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John Crerar

Merchant and Banker.
His Memorial: Chicago's John Crerar Library

John Crerar was one of mid-19th century Chicago's most prominent merchants, bankers, and railroad men. He was also an outstanding churchman and philanthropist. He left an estate of $4 million of which more than $1 million was bequeathed to religious and charitable institutions, including the Illinois St. Andrew Society. ■ He also left $2 million for the establishment of the John Crerar Library in Chicago which has become a specialized library of scientific and technical literature. The Crerar will also provided for the erection of a statue of Abraham Lincoln in Chicago's Grant Park. ■ John Crerar was born March 8, 1827, in New York City. Both of his parents were natives of Scotland. The father died shortly after the boy's birth. His mother later married William Boyd who was in the iron and steel business. ■ John worked as a clerk in Boston for his stepfather, but soon returned to New York where he developed a close relationship with a successful businessman named Morris K. Jessup. While in Chicago on a business trip, he became attracted by Chicago's potential. He bought Jessup's interest in a railroad supply manufacturer and distributor. His railroad supply firm became known as Crerar, Adams and Company. ■ He joined George Pullman in organizing the Pullman Palace Car Company. He turned to banking and financing and later became the director of a bank and a railroad. ■ Crerar was a devoted Presbyterian churchman with a kindly personality. He gave generously to many causes and charities and did much to alleviate the distress that followed the Chicago fire of 1871. ■ He never married and died October 19, 1889, in Chicago. His body was interred in a New York City cemetery.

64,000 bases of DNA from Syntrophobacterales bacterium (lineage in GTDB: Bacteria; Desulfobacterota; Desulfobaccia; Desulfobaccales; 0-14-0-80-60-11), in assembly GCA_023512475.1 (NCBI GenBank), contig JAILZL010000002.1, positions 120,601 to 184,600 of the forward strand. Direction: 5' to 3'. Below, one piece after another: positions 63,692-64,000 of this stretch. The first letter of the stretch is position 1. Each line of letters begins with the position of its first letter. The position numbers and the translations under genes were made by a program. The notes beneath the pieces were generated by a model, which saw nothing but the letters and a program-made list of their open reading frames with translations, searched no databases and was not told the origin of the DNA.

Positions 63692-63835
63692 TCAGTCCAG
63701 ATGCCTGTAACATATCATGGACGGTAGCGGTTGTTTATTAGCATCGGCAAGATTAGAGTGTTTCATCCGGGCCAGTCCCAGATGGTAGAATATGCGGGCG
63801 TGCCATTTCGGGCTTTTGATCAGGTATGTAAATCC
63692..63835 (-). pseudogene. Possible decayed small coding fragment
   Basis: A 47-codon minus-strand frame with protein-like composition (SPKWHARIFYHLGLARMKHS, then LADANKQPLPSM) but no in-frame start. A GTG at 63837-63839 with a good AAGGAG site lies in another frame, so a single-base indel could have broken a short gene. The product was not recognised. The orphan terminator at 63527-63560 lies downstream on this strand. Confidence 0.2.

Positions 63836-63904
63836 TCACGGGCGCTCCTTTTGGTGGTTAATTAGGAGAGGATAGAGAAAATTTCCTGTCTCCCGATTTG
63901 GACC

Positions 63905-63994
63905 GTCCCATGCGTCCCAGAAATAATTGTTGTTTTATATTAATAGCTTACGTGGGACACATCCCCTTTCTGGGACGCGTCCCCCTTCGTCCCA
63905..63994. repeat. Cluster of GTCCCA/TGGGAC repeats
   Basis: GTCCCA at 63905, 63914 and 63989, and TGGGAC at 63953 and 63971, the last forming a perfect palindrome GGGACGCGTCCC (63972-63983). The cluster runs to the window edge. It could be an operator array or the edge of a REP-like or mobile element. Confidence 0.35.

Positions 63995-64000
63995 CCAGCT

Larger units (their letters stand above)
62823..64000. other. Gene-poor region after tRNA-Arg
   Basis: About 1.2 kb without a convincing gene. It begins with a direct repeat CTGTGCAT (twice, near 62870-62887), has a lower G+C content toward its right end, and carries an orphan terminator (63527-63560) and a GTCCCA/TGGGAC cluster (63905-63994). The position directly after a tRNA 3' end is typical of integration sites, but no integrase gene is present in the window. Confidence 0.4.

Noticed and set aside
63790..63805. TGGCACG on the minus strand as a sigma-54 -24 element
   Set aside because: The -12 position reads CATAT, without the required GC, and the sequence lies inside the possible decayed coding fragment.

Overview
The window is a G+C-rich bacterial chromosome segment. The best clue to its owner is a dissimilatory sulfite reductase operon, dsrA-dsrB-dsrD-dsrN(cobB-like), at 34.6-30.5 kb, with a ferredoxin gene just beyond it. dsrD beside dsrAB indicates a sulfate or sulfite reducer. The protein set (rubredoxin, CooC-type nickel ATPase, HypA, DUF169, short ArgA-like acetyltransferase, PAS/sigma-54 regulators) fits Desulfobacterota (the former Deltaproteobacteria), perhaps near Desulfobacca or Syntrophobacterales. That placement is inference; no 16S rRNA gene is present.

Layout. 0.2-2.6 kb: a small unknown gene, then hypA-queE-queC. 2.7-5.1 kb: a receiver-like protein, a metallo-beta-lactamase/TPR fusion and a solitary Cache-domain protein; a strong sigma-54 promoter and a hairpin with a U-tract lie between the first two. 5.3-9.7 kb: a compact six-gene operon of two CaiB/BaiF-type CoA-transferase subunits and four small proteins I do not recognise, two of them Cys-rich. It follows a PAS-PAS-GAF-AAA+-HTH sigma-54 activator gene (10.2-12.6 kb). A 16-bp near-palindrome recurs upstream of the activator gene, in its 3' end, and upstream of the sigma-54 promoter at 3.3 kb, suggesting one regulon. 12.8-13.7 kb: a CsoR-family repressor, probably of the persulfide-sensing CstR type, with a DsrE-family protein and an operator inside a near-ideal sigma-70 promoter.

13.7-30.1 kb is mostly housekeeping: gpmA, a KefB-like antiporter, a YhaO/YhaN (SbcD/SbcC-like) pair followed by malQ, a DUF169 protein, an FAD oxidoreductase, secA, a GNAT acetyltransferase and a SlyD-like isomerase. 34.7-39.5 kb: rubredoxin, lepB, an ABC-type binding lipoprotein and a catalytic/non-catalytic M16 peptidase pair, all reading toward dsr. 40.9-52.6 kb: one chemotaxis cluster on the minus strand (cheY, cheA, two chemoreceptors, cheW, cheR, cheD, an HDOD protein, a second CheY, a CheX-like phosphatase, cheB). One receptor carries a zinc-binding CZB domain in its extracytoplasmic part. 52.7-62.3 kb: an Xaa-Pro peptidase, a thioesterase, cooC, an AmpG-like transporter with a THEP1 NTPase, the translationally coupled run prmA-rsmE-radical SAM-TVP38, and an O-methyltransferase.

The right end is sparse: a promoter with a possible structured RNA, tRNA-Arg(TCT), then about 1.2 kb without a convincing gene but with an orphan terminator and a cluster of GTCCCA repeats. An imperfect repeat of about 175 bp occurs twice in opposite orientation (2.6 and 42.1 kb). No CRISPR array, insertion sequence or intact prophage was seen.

Wayne Rethford, President Emeritus
Illinois Saint Andrew Society
Scottish-American History Club
2800 Des Plaines Avenue
North Riverside, IL 60546